Dec. 21, 2005 — -- Most Americans support both Samuel A. Alito and Roe v. Wade.
Whether these two are in conflict is not entirely clear. But the disclosure that Alito wrote an anti-Roe memo while a Justice Department lawyer does not look to have hurt his nomination: Fifty-four percent of Americans say the Senate should confirm him, up slightly since early November.
At the same time, this ABC News/Washington Post poll finds that six in 10 would want Alito, if confirmed, to vote to uphold Roe v. Wade, the landmark 1973 abortion-rights case.
Support for Alito is about the same as it was for newly installed Chief Justice John Roberts on the eve of his confirmation hearings in September. And as with Roberts, support for Alito varies widely: Eight in 10 Republicans back him, compared with 49 percent of independents and about a third of Democrats. Conservatives are most supportive, moderates and liberals much less so.
Abortion may be especially central in Alito's case because he's been nominated to replace retiring Justice Sandra Day O'Connor, often a pivotal vote on the court. Nonetheless, fewer than half of Americans, 43 percent, say it's important to them that Alito agrees with them on the abortion issue. That's down from 54 percent a year ago, when the question was posed in the abstract, not with a specific nominee.
As in the past, the abortion issue is more pressing among its opponents than among its supporters. People who oppose legal abortion are 17 points more likely to say it's important to them that Alito agree with them about it.
As in many questions on the abortion issue, interest in having Alito uphold Roe varies sharply across groups. Majorities of men and women alike say they'd want him to uphold it, but the gaps are large among political, ideological and religious groups.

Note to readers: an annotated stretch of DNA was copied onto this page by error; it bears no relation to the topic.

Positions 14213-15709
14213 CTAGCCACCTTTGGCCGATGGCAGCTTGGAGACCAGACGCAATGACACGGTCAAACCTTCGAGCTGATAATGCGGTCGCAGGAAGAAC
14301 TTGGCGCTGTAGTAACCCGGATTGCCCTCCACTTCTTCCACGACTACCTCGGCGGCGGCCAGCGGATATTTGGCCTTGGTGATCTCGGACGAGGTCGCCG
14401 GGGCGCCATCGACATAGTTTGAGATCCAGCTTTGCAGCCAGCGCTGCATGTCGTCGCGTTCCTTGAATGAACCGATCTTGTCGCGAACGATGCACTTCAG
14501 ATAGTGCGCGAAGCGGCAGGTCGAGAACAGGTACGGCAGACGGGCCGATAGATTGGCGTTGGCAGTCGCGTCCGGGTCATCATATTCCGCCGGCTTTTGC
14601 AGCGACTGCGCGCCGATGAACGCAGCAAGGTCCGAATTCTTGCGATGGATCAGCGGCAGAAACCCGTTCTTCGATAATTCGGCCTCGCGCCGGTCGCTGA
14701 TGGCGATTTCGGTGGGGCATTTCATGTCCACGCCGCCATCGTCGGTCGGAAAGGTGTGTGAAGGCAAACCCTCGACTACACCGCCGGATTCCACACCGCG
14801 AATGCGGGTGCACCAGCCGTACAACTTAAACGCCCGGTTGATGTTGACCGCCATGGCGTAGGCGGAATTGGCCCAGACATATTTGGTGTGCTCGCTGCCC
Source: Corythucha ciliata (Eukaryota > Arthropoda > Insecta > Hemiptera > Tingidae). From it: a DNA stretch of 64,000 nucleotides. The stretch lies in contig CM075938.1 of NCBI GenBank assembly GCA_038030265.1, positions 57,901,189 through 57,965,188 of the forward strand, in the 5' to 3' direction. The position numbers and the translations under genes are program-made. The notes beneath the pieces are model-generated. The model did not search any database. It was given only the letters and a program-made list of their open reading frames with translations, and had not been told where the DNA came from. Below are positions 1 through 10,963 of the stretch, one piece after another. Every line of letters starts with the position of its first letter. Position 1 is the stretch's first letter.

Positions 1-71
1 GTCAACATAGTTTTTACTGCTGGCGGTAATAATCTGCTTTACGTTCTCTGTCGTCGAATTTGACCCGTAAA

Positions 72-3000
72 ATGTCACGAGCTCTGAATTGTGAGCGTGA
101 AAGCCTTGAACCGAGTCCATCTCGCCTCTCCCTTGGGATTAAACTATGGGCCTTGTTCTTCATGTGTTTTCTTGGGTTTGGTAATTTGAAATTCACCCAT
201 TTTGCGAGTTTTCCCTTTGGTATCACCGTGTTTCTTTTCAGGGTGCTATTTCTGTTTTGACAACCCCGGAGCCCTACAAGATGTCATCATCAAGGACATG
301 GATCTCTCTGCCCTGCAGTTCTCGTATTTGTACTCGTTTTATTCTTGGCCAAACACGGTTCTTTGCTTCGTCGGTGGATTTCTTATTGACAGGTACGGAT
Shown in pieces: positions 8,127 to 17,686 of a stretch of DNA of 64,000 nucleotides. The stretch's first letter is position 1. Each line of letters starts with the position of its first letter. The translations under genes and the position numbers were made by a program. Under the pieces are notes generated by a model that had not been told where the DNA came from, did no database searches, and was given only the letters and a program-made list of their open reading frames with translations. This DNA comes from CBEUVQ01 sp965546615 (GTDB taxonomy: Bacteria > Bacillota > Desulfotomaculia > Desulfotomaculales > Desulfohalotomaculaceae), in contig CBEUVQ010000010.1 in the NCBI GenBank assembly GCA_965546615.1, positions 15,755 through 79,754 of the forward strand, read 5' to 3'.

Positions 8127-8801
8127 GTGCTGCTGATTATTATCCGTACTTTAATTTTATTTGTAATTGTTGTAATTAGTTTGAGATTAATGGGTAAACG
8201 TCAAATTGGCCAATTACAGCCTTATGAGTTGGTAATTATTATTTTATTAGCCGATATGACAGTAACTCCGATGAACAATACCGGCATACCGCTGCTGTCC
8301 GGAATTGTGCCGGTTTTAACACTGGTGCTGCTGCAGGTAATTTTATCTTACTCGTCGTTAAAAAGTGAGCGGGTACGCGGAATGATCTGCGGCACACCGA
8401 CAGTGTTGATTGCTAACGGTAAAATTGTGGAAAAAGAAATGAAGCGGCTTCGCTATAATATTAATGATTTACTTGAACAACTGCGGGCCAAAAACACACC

Although 61 percent would want Alito to vote to uphold Roe, opinion on restricting its scope is more fragmented. While 45 percent of Americans want the court to leave access to abortion as is, about as many, 42 percent, want it harder for women to get abortions. Far fewer, 11 percent, want abortions easier to obtain.
Attitudes on restricting access to abortion are essentially identical among women and men, but again vary sharply by political affiliation, ideology and religiosity.
In the most basic measure of attitudes on abortion, 56 percent say it should be legal all or most of the time, while 41 percent say it should be all or mostly illegal. Those numbers in this survey precisely match the long-term average in 18 polls across the last decade.
Few Americans take either extreme position in the abortion debate --17 percent say abortion should be legal in all cases, which is five points below the 10-year average, and 13 percent say it should be illegal in all cases, which about matches the average.
That leaves two-thirds in the middle, saying abortion should be legal in some cases. The debate is about what those cases should be -- 40 percent say it should be legal in most cases, 27 percent say illegal in most cases.
While Alito would be the fifth Catholic justice on the current court, his support among Catholics, at 55 percent, is essentially the same as it is among the general public overall. That's not surprising; many Catholics customarily separate their views on religious vs. social or political issues. Alito's support peaks instead at 69 percent among evangelical white Protestants.
Majorities of men and women support the Alito nomination, with support among women up seven points since November, to 52 percent.
This ABC News/Washington Post poll was conducted by telephone Dec. 15-18, 2005, among a random national sample of 1,003 adults. The results have a three-point error margin. Fieldwork by TNS of Horsham, Pa.